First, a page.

Caution, prudence see return of ailing banks to profitability




The re-emergence of conservative banking and prudence, among others, are responsible for the gradual return to profitability of the ailing banks and good outing of others in the first quarter results, according to BusinessDay investigations.


The implication, according to analysts, is that the elements have brought about significant reduction in loan loss provisioning and loan default levels that were responsible for losses witnessed in last year’s financials of banks.The development has posed challenges to the other banks, particularly the bailed out ones, that have not declared their first quarter results, to embark on aggressive debt recovery and giving of more waivers to debtors to pay up, so as to join the league of successful Turn Around Managers (TAMs) or promising banks Martin Oluba, president/chief executive officer, ValueFronteira Limited, is of the view that “when a bank is committed to conservatism and prudence, it is most likely to make profit even when the macroeconomic climate is very harsh for other businesses. The return to profitability is a consequence of growing conservative banking and prudence, which are key to significant reductions in loan loss provisioning and loan default levels that defined most of the losses witnessed in last year’s accounts.”


Oluba posited that the impression that banks were not making profits before the reforms was not correct. “It is not that banks were not making profits in the past. Long before central bank governor, Lamido Sanusi’s arrival, many banks were posting unjustifiably stupendous profits that had no discount on their huge credit risk exposures. Accordingly, the profits were merely paper income and quite deceitful. On the contrary, what we see now is a better approximation to the accounting profits.”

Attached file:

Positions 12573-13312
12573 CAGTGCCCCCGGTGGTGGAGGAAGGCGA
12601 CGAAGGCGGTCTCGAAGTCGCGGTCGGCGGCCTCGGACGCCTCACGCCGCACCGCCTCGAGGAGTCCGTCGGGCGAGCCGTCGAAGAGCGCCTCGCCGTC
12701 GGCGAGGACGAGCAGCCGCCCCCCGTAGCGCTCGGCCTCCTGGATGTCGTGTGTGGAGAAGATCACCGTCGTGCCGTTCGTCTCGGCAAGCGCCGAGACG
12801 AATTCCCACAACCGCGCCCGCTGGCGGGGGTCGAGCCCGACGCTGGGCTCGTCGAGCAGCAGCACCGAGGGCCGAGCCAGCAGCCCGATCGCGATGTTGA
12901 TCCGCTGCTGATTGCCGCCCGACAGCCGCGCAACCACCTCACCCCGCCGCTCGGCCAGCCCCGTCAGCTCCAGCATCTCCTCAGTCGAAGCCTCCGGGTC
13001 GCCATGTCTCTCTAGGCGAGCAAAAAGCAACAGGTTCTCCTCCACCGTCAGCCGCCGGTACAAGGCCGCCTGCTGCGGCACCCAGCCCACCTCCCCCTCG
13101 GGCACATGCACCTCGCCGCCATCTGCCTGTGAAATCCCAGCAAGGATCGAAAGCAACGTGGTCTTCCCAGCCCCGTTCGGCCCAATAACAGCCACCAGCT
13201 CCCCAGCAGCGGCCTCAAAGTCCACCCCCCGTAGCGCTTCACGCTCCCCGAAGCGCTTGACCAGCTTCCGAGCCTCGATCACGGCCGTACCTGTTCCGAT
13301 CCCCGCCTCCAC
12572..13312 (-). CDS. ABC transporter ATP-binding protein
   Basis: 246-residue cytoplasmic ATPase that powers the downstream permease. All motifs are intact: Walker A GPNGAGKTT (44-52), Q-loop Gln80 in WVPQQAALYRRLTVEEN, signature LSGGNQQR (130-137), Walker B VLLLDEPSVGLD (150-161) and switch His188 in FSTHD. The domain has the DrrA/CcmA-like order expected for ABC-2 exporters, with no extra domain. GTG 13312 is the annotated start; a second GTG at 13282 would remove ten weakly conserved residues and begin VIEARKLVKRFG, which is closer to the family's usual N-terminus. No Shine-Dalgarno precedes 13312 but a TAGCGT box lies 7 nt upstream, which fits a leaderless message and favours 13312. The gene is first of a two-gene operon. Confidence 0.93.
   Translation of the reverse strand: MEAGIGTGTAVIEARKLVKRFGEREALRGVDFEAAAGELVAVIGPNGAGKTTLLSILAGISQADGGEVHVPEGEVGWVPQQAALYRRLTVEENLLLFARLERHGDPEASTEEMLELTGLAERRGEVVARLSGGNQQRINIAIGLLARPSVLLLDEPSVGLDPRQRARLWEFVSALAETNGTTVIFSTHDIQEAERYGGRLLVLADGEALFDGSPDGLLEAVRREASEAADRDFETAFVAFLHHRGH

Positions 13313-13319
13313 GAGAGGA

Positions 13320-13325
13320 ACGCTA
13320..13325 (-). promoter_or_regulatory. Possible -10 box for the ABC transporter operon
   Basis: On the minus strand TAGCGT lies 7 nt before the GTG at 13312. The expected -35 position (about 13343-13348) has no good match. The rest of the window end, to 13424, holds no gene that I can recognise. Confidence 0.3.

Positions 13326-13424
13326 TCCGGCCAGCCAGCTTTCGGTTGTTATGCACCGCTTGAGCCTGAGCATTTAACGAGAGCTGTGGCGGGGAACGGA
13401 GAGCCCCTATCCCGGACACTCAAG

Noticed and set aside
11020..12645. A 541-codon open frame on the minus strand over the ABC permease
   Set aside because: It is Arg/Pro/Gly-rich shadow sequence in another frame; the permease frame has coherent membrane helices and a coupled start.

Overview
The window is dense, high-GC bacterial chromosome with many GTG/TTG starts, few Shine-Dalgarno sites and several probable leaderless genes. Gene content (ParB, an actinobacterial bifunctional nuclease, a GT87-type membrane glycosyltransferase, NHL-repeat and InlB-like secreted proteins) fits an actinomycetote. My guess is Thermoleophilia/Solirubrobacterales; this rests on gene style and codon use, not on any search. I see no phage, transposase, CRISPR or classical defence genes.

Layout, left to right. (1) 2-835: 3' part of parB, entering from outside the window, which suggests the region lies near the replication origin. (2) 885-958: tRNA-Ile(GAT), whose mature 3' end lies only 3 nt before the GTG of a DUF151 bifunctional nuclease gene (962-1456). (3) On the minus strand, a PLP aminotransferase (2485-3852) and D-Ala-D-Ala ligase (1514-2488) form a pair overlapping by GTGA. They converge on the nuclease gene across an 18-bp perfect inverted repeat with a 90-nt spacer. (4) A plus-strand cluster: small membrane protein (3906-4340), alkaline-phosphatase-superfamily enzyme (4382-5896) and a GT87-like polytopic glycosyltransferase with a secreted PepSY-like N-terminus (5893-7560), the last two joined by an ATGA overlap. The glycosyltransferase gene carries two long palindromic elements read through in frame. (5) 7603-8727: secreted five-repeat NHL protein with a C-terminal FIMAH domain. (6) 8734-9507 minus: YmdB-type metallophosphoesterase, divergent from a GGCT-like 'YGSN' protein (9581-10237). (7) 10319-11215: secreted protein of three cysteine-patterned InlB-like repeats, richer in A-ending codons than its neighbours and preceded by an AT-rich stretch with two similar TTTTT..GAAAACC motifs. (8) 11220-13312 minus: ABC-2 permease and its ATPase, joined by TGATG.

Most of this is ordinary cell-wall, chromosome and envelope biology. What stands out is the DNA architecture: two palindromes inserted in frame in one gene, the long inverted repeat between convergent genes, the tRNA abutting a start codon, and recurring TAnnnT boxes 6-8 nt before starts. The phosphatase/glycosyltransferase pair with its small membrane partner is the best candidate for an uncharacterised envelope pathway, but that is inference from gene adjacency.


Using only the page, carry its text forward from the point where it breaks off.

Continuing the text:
Faruok Umar, president, Advancement for the Rights of Nigerian Shareholders, is of the opinion that the implication of the development is that the CBN is succeeding in the task of reviving the rescued banks. “It is a good development and it shows that the apex bank is succeeding in the task of reviving the banks. My advice is that the management of the banks should not derail and should remain determined to put the banks back on their feet and put smiles on the faces of shareholders,” he said.However, analysts were quick to add that commitments to ideals of banking would naturally engender profitability even when the macroeconomic climate is harsh. They therefore, urged the regulators and the regulated to remain focused on the level of achievement to be sustained.


As at the last count, Union Bank came from a loss after tax of N281.2 billion for its financial year ended 2009 to a profit after tax of N3.3 billion for the first quarter of 2010, while another first generation bank, Afribank, posted the sum of N2 billion as profit before tax (PBT) in the first quarter ended March 2010. Oceanic Bank, Finbank and Spring Bank have also joined the league through their first quarter results.


After heavy provisioning with its attendant negative impact on their 2009 financials, First Bank, N15.42 billion; Zenith Bank, N13.2 billion; Guaranty Trust Bank, N13.01 billion; Access Bank, N5.29 billion; Syke Bank, N3.17 billion; Stanbic IBTC, N2.47 billion; Diamond Bank, N2.06 billion; Sterling Bank, N1.4 billion, Ecobank Nigeria, N1.21 billion and Wema Bank, N764 million, were recorded as profit before tax for the first quarter of this year.Funke Osibodu, chief executive, Union Bank, had expressed optimism that the bank would regain its rightful position in the banking industry, now that its books have been cleaned up.


Noting that part of the strategies for bringing the bank to reckoning is the level of strides made in debt recovery, Osibodu said realignment process became necessary as part of the efforts designed to reposition the bank into profitability. 






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